Competition tribunal scolds Law Society over disclosure failure


Roth: regrettable explanation

The president of the Competition Appeal Tribunal (CAT) has reproached the Law Society for a “deeply unimpressive” explanation of its failure to disclose all the documents it should have done in the Socrates case.

It is the second time that the society’s conduct of the case – which led to last month’s ruling that it abused its dominant position – has been singled out for criticism by Mr Justice Roth.

The comments came in the costs judgment, although the tribunal found that the failure was not so severe as to warrant an order of indemnity costs.

We reported on Monday on the tribunal’s order that the society should pay Socrates’ costs of up to the approved budget of £230,000, subject to assessment on the standard basis, if not agreed.

The costs ruling, also published this week, showed that Socrates argued that the tribunal should award indemnity costs, which would have removed the budget cap.

The strongest argument, according to Roth J, was over the Law Society’s failure to disclose the business case for the Conveyancing Quality Scheme and related management board minutes from 2010.

The documents came to light primarily as a result of questioning from one of the tribunal members during the trial and were only disclosed after the hearing.

Last July, the society was ordered to disclose “all policy documents and business plans relating to the inception of the CQS” in so far as it came across them while preparing its witness statement evidence.

Three months later, it told the claimant that “all minutes relevant to the inception of the CQS have already been disclosed to you”.

The society told the tribunal that in preparing the evidence, the 2010 business case “was not identified or relied upon, and as such, it was not disclosed”.

Roth J said: “We have to say that that explanation is not merely regrettable, as [counsel for the Law Society] accepted, but deeply unimpressive.

“We do not think that the failure to disclose these documents is explicable by the fact that this was a fast-track procedure. Although the Law Society was not technically in breach of the tribunal’s order, these documents clearly should have been identified.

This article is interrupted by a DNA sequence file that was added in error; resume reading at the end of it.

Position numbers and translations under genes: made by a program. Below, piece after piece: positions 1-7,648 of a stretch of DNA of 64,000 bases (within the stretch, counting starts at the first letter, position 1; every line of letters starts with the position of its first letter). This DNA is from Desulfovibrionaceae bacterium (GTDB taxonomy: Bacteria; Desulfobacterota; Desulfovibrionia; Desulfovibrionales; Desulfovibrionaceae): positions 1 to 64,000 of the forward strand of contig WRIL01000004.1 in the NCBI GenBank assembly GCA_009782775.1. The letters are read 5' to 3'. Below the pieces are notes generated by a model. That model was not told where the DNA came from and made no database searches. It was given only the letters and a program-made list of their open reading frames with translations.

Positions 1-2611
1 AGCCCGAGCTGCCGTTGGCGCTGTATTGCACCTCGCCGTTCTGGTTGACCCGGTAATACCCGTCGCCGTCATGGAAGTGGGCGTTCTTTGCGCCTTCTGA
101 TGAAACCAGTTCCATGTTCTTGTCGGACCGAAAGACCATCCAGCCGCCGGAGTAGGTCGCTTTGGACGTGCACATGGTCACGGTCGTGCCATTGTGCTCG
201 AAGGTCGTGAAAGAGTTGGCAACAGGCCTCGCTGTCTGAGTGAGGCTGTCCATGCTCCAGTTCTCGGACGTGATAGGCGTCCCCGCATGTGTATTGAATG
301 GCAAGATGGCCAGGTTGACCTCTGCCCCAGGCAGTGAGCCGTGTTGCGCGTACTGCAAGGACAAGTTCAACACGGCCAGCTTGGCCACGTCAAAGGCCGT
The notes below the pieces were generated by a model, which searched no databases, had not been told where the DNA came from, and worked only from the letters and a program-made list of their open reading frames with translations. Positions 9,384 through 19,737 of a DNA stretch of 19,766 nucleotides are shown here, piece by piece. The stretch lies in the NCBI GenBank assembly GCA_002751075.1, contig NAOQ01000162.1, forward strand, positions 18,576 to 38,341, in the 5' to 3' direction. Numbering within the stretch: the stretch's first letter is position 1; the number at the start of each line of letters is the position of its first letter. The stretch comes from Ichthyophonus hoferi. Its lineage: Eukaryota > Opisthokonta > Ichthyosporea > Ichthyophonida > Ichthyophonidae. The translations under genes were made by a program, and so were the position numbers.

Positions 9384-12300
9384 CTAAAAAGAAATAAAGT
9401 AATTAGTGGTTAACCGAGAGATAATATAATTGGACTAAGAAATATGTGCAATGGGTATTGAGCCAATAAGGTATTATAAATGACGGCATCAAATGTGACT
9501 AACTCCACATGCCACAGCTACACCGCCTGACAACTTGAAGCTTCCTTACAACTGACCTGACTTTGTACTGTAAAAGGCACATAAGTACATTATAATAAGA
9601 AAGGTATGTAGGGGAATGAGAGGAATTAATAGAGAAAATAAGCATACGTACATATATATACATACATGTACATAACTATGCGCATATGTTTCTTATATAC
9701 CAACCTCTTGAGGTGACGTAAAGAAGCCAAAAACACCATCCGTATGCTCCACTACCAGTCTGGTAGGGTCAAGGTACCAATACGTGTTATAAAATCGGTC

“The Law Society disclosed, and its witness, Mr Smithers, indeed relied on, the minutes of the membership board of 19 October 2010. Those minutes state at para 33.1 under the heading ‘CQS Update’, the following: ‘The business case for the CQS would be submitted to the management board on 20 October… for approval.’

“It seems to us that any proper reading of that document would have taken the reader to the minutes of the management board, as there identified, and to the business case, as there expressly referred to.”

The result of the failure was that former president Jonathan Smithers could not be cross-examined on the business case, “as he no doubt otherwise would have been, and we had brief written submissions on it from both sides after the trial was over”.

But Roth J continued: “However, although very unfortunate and, as I said, unimpressive, we do not think that this is so serious as to take the case out of the norm and justify any order of indemnity costs.

“It is a very extreme step to displace the normal requirement that the recoverable costs should be limited to what is proportionate, and this is just one particular, limited incident in the course of proceedings that, although under the fast-track procedure, nonetheless involved disclosure of a substantial number of documents.”

The tribunal also decided against making a costs order over and above the budget. Had the business case been disclosed when it should have been, the work done by the claimant after trial would have been done in the preparation for trial, it concluded.

In the main judgment, the tribunal criticised the figures provided by the society to claim that CQS was loss-making overall and subsidised by practising certificate income, which it emerged were “materially understated”.

The tribunal said: “We are bound to record that it is disappointing, to say the least, that the Law Society produced a schedule of figures in purported compliance with the tribunal’s orders which was wholly unsatisfactory.”

But in the costs judgment, Roth J described this as “sloppy, rather than wilfully misleading, and certainly does not justify taking the case out of the norm so as to entitle Socrates to indemnity costs”.

During the costs hearing, Socrates counsel, Philip Woolfe, argued that the society had treated the company “as a troublemaker from the start, and [dealt] with the case on that basis rather than engaging with the merits of it”.

He explained: “When the claim was intimated, they did not instruct a competition specialist to begin with, they sent the case off to Mills & Reeve in Birmingham. With no disrespect to Mills & Reeve, it was not their competition department who was dealing with it.

“From the time the claim was first intimated, which I think was on 11th January, the first substantive response that Socrates received was when the defence was served in mid-May.

“That was after the Law Society, having instructed competition specialists late in the day [City giant Norton Rose Fulbright], applied for a further four-week extension. That was a very, very long period with no substantive response.”




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